Coney Island retail center filling up

Almost done: The seven-story office and retail center on Sheepshead Bay Road from the developer Cammeby’s is now 50 percent leased, and tenants will be able to move in by the end of the month.
Photo by Steve Solomonson

This building is up-and-coming!

A fancy office and retail center in Coney Island is nearing completion, as its spaces are filling up with tenants. Cammeby’s seven-story glass building on Sheepshead Bay Road is now 50-percent leased, and one real estate broker says it will bring a high-end shopping and business experience to the heart of Coney Island.

“There’s nothing there to rent that’s quality. There’s no significant retail corridor,” said Maria Savidis from Marcus and Millichap real estate. “This is trying to change things up.”

The property between W. Sixth and Eighth streets is part of Cammeby’s Neptune/Sixth residential and commercial development, which also includes plans for a 41-story residential tower at the site of Trump Village Shopping Center. Spaces in the new office and retail center became available for leasing around six months ago, and the tenants currently include a U.S. Post Office, I and M Wines and Liquor, Danny’s Cafe Express, and Krupa Card Store. The beloved D II department store, which Coney Islanders rallied to keep at the location, will also move to the new building from the Trump Village Shopping Center. For the rest of the space, the company is seeking tenants from the medical and non-profit worlds, according to a Cammeby’s spokeswoman.

But potential occupants had better act fast, since there are only two storefront spaces still available, she said.

The 41-story apartment tower, which will be on Neptune Avenue between W. Fifth and W. Sixth streets, will also include a one-story retail center with parking on the roof. Construction began there at the end of 2017, and tenants will include CVS Pharmacy, Capital One and Apple Bank, among others, the spokeswoman said.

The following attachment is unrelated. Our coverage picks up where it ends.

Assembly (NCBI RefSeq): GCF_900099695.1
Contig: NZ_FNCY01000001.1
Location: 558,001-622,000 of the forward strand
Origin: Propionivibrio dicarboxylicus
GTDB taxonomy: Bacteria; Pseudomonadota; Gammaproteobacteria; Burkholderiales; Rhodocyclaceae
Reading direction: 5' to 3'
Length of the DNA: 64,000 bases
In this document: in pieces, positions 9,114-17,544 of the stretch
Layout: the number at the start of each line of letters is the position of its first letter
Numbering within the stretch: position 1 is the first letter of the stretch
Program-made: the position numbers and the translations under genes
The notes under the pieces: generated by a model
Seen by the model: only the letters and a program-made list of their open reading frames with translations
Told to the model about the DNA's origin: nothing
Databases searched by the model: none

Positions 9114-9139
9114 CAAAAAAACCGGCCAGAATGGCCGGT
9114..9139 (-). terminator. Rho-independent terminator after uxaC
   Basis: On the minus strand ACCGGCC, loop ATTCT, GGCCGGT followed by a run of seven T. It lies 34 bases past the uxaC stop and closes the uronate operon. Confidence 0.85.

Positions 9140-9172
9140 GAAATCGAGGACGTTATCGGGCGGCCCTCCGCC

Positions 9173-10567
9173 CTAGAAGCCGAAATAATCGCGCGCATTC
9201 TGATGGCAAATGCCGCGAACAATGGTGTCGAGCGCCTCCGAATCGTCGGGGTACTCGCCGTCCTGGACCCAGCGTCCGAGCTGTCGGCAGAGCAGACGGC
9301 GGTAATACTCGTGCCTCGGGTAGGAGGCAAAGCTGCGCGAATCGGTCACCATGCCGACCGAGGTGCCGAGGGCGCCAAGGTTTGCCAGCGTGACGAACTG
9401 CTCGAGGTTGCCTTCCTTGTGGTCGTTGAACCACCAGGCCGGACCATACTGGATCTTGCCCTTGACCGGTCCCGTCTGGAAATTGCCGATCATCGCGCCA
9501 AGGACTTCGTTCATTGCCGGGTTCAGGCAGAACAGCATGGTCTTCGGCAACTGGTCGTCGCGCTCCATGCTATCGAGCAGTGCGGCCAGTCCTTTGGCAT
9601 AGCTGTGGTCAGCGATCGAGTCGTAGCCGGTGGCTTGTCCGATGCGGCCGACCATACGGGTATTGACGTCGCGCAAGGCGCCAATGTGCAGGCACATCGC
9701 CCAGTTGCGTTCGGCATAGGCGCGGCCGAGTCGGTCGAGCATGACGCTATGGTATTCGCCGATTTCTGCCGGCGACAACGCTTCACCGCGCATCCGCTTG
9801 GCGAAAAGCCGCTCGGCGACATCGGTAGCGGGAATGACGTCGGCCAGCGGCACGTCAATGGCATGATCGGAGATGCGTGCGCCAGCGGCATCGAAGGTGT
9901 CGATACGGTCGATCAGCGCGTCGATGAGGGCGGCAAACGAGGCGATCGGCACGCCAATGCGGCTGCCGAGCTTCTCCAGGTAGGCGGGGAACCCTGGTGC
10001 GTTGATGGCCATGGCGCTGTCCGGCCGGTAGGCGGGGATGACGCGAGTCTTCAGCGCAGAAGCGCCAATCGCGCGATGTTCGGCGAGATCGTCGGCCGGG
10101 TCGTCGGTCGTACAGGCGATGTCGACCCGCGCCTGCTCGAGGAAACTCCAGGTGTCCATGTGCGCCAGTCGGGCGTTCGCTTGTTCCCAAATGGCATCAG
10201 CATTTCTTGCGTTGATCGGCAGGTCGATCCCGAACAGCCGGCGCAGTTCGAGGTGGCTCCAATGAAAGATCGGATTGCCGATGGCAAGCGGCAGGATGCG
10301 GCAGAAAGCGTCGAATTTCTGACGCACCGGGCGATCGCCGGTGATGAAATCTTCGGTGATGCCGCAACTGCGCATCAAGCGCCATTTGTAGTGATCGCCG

Getting 50 percent of the commercial space filled in roughly six months is impressive, according to Savidis, who said that Coney Island’s retail scene has been hurt by the growth of online sellers in recent years.

“I think it’s smart to put it there near the train. Retail has taken a bit of a hit,” she said. “There aren’t many rentals because of the e-commerce market.”

Savidis added that a seven-story shopping and business space is not common on the island.

“It’s unheard of,” she said. “Everything is single-story over there.”

The executive director of the Alliance for Coney Island, which champions turning the neighborhood into a year-round destination, is delighted to see tenants piling in.

“This is a great rate and we’re excited to see it open,” said Alexandra Silversmith.

There is a desire for more shopping spots on Coney Island, according to the local business booster.

“I think there is a need for more retail options in Coney Island and expect that they will be frequented,” she said.

The building’s construction is currently wrapping up, and tenants will be able to move in starting at the end of April, according to the Cammeby’s spokeswoman.

Reach reporter Adam Lucente at alucente@cnglocal.com or by calling (718) 260–2511. Follow him on Twitter @Adam_Lucente.

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